For example, when discussing the damselfish and the effects of temperatures on enzymes he says, "........ It is not so much an issue of cold taking a single enzyme out of commission as one of cold disturbing the synchronous behavior of an orchestra of enzymes, leaving one playing too slowly, another too fast, and another barely playing at all, and in the end reducing the symphony of metabolism to the cacophony of malaise and death."
When discussing Joseph Fourier, a learned Frenchman during the early 1800s, who knew a great deal about the chemistry and behavior of cold, he said, "Fourier harbored a strong aversion to cold. He believed that wrapping up in blankets would improve his health. In 1830, wrapped in blankets, he tripped down a flight of steps. The fall killed him." There were many other "deadpan" observations such as this.
When discussing different ways in which people learned how to keep warm, he discussed angora rabbits, sheep's wool, and cotton. But he not only tells us how and when people started using these fibers, he also adds wonderful tidbits about when the people in India first started using the spinning wheel, how wool is actually turned into a thread of yarn, and WHY certain fabrics are better insulators than others.
Between the covers of this book we learn about permafrost, wooly mammoths, polar expeditions, inventors, the Ice Man found in the Alps in 1991, the terrible US blizzard in the 1800's, often called the School Children's Blizzard because of the many young children killed by it, how certain creatures withstand the cold and how others succumb, plus much, much more. The scope of this book is amazing! I could not even begin to list the varied and interesting topics he covered on a world-wide basis. While reading it, I often wondered how this author's mind worked. Including so many different subjects on so many different continents! Surely, he must keep notes or reminders to himself every time he hears of or learns something interesting, then researches it and adds it to his book notes.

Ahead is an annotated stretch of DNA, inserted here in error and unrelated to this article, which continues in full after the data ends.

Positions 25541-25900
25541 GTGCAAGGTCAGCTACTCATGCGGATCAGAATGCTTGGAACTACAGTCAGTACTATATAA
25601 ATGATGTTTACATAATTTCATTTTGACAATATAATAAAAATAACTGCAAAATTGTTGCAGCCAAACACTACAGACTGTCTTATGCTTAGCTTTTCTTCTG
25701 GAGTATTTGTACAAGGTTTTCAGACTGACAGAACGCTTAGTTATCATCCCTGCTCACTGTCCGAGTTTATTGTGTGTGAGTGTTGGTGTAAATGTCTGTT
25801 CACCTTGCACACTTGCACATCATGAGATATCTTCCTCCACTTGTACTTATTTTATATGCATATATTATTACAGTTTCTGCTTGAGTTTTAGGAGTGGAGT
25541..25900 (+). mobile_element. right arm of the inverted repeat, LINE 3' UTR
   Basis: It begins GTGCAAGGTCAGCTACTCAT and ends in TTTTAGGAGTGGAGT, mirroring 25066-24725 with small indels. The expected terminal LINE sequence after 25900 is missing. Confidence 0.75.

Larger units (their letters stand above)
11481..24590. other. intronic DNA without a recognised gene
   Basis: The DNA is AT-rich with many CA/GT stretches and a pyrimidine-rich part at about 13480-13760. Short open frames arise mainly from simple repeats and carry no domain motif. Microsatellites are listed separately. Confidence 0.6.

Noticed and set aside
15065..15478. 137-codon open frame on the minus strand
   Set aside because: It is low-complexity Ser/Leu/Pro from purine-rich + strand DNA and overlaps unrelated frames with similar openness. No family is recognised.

I am not a scientist. I am a retired history and Spanish teacher, so I really have no technical training in sciences, but I found this book very appealing and interesting. It was not written in a way that only scientists would understand. It was written in a way to appeal to the masses, although it was backed by solid science.
My only irritation, and it was minor, was bringing Al Gore and man-made global warming into the story, albeit briefly. I keep reading conflicting reports about the polar ice caps. They are shrinking or they are expanding. It all depends on which report or satellite photograph you see, I suppose. As far as man causing global warming, or the fact that the earth constantly goes through climate change, is, I imagine, going to be contested for years to come. The author is entitled to his opinion and if he worships at the altar of Al Gore and I don't, I can get over it. As I said, Al Gore was only very briefly mentioned, and the book was so good that I was able to easily get over my grumpiness about it.
Such an interesting and well-written book! I will be reading his next one, "Heat: Adventures in the World's Fiery Places" very soon!